I came here to figure out who or what I could trust. In doing so, I looked for it in everyone except myself. Because trusting myself means admitting the pain I’m in, not just now, but before. Trusting myself means doing things that are hard and dangerous. Trust means I have to face how I’ve lived and ask myself if it was good for me or for someone else.

Where a less skillful writer might be tempted into the linear return of a protagonist’s confidence, Adams doesn’t shy away from exploring the role of fear in distorting the choices of her Black characters. We want to root for Liz; we want to slide into the empty seat beside her and tell her she can trust herself, her feelings. Yet, we see that Liz often makes rash decisions, that she repeatedly finds herself frozen by her fear, fear of vulnerability, her future, failure; fear of the trees, or rather of what lurks in the trees. We see Liz turn to alcohol rather than face emotions she struggles to identify. We see her, as she struggles to untangle the mystery of the stolen girls, piece together accusations that lead nowhere and harm those close to her. We see Liz lie to grieving families to get information she wants; we see her grapple with the consequences of her impulsive actions. Through Adams’s careful plotting, we get to see an authentically unapologetic look at how trauma and lasting fear born out of and maintained by gender and racial tensions create a system vested in convincing Black women that they cannot trust themselves or each other. Adams’s electrifying debut dares us to look, eyes wide, into the things we’ve been told to turn away from. Dares us to look fear in the face and demand it look back.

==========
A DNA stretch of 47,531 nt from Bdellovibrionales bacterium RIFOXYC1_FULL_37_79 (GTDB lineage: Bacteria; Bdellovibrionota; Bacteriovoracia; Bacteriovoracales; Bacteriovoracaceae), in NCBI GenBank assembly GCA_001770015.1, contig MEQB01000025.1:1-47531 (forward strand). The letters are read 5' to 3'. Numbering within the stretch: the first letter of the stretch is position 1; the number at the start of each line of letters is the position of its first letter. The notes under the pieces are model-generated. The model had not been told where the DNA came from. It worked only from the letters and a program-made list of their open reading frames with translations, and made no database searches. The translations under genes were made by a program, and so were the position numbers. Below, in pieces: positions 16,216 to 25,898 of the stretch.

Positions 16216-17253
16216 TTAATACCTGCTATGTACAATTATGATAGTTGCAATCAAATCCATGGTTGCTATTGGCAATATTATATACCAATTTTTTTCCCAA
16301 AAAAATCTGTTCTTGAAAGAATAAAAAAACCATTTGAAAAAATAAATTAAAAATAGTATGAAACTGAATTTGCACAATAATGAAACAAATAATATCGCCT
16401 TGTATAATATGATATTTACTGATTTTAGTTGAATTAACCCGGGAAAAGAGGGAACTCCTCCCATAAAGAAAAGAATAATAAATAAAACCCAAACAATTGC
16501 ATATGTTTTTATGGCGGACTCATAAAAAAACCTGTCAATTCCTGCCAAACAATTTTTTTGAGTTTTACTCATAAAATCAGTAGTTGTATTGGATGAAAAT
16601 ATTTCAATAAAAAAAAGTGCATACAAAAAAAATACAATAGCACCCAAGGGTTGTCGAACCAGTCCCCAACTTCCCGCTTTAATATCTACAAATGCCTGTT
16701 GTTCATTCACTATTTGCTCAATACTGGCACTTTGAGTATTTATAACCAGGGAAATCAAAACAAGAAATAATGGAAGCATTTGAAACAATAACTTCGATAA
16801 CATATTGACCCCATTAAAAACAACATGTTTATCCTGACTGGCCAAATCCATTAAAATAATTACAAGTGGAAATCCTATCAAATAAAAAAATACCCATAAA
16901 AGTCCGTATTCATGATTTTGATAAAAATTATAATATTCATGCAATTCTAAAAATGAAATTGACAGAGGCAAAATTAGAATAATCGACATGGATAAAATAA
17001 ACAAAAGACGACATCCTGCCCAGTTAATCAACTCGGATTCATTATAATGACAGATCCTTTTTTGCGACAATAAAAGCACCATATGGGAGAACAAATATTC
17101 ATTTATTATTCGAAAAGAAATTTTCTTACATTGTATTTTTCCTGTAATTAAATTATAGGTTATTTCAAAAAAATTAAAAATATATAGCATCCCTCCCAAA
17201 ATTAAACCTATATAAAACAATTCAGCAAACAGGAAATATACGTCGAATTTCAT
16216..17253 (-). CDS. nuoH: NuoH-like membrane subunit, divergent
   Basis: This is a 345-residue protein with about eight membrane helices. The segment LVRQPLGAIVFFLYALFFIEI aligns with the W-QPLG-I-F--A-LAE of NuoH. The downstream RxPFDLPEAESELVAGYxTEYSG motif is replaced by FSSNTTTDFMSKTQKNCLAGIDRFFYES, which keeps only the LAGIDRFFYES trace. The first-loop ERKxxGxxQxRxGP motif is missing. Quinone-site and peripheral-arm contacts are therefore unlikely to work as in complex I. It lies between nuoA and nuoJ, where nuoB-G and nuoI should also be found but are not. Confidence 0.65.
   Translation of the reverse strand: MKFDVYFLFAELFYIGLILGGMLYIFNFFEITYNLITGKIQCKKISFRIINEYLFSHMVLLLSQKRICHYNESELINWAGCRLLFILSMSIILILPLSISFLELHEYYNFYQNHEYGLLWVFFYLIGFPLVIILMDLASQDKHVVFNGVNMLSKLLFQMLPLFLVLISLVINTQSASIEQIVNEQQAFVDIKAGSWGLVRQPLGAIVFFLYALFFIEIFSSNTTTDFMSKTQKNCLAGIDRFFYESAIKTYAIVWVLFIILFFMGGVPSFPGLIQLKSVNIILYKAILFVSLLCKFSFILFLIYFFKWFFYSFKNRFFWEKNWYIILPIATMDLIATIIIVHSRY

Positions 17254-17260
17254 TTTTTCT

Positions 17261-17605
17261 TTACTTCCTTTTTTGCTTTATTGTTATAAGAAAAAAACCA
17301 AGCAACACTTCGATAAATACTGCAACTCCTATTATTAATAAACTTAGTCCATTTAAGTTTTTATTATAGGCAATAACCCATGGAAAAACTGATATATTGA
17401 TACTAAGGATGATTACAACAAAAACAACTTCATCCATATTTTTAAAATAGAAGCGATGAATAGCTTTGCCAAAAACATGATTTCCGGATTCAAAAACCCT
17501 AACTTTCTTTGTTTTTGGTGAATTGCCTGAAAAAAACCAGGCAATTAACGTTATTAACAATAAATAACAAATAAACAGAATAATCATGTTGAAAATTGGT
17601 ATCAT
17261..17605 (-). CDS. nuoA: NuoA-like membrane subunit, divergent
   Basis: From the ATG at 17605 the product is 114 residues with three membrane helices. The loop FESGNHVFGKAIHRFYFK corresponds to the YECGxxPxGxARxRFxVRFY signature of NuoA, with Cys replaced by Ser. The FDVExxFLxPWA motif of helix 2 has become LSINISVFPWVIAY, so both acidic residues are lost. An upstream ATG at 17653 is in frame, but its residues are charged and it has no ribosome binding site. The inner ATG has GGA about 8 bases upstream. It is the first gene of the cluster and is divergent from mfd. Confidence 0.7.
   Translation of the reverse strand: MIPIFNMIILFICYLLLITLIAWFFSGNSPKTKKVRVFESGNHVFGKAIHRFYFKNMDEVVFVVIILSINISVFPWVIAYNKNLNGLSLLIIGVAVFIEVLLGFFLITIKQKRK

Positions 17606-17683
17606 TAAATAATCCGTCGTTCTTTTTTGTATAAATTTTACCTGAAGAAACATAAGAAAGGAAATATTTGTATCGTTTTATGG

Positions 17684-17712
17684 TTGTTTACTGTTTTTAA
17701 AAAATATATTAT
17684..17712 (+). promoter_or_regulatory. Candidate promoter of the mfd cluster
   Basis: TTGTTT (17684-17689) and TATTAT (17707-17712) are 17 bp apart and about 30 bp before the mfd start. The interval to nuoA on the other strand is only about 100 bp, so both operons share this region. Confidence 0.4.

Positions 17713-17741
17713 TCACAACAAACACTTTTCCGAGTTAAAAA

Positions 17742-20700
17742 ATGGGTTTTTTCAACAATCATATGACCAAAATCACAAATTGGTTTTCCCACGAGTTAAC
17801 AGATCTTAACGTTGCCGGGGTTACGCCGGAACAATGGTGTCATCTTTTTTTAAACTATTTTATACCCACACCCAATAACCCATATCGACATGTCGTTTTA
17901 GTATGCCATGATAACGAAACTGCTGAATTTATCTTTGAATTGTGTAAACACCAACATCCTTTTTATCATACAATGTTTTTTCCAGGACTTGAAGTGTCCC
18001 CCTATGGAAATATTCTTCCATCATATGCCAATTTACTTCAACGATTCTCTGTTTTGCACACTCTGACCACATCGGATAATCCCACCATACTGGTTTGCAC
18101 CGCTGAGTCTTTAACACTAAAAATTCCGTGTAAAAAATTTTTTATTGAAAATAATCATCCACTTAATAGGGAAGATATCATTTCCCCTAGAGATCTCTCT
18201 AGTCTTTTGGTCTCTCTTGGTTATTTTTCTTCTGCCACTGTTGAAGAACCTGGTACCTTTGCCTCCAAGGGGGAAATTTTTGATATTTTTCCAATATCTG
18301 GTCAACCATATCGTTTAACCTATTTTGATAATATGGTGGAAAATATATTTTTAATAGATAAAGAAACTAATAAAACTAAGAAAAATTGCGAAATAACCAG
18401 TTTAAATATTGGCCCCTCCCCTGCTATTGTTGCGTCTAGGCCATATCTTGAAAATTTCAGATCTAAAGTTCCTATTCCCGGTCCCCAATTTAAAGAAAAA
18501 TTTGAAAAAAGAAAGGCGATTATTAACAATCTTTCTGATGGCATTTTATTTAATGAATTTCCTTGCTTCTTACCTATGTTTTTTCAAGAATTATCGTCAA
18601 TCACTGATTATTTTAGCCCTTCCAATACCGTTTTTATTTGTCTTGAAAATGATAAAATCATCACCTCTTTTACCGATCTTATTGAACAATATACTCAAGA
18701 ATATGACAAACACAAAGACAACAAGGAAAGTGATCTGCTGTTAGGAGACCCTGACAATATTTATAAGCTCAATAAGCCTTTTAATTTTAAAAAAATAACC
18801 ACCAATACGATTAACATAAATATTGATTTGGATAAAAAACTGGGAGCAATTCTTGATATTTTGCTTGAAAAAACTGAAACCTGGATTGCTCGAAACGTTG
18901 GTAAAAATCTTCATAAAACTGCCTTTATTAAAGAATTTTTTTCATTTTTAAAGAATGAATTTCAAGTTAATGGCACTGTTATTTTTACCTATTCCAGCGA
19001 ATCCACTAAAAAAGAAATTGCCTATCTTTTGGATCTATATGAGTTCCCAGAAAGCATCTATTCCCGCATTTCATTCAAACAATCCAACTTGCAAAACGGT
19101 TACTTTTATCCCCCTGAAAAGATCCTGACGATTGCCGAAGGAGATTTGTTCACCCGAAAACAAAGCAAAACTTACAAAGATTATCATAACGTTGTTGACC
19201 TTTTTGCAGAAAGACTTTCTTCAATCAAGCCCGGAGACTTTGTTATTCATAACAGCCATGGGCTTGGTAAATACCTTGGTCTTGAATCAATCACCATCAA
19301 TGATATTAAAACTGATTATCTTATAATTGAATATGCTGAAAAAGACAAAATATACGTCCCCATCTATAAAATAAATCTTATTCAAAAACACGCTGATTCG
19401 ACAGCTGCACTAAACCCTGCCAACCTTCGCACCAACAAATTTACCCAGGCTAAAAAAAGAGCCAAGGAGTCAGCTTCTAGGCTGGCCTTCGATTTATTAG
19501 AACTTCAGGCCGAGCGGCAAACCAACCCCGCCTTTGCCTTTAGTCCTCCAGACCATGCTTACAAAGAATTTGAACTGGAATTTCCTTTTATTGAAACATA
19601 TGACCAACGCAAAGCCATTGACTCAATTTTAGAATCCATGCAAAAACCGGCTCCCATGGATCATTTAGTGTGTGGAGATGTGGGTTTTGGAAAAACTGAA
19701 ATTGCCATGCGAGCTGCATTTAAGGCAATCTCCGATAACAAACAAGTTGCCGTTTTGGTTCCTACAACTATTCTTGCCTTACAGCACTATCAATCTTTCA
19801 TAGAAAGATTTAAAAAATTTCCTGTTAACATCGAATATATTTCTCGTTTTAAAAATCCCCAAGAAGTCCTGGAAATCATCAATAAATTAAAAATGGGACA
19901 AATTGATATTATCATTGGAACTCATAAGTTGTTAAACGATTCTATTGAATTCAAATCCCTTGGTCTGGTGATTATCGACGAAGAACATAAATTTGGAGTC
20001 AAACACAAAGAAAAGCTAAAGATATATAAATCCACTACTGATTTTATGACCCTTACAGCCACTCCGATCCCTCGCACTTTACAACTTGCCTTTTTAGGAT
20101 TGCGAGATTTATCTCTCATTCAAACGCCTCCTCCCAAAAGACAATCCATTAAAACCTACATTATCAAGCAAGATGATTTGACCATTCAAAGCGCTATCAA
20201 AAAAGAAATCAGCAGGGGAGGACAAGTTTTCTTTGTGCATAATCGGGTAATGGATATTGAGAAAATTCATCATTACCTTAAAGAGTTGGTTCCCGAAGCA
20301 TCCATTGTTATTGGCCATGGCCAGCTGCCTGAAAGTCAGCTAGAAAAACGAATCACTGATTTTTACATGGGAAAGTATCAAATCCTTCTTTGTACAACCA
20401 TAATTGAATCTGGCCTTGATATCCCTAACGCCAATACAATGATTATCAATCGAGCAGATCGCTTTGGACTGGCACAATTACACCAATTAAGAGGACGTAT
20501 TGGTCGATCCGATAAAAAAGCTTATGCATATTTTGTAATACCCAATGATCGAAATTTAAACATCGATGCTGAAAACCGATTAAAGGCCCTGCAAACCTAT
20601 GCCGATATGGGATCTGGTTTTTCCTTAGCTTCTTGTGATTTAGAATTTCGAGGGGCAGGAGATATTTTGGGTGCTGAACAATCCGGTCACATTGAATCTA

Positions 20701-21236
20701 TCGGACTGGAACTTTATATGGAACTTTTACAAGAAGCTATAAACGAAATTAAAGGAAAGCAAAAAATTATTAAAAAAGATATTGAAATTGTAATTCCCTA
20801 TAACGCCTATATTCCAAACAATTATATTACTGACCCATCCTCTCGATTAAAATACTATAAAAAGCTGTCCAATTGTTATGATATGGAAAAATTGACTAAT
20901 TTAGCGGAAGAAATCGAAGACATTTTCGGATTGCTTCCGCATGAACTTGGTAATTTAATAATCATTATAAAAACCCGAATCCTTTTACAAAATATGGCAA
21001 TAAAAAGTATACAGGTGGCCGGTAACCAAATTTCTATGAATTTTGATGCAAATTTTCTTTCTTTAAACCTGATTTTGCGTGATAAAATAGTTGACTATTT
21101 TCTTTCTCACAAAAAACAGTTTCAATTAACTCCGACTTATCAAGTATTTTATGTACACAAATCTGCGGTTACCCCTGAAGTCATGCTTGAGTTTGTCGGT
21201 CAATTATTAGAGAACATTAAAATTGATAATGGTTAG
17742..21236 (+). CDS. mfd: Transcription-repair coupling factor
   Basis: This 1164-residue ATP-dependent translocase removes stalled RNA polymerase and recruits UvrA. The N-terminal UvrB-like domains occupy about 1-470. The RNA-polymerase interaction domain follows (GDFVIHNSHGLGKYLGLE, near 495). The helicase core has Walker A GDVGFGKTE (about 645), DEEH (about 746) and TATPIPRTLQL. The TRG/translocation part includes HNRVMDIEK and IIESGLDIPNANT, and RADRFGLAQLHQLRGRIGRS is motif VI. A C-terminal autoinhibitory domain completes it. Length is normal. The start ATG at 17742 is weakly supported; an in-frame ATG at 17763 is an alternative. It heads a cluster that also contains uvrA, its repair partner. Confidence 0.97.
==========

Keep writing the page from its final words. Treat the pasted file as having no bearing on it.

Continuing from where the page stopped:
Jackal. By Erin E. Adams. New York: Random House, 2022. 327 pp. $27.00.


Kayla Cayasso is an Afro-Latina writer and poet from north Florida and PhD student in English and creative writing at the University of Missouri. Her work has appeared or is forthcoming in midnight & indigo, River & South Review, Saw Palm, and Jabberwock Review. Cayasso is currently working on a novel-in-stories about Black families and the way they navigate silence, tragedy, and generational trauma across the nineteenth and twentieth centuries.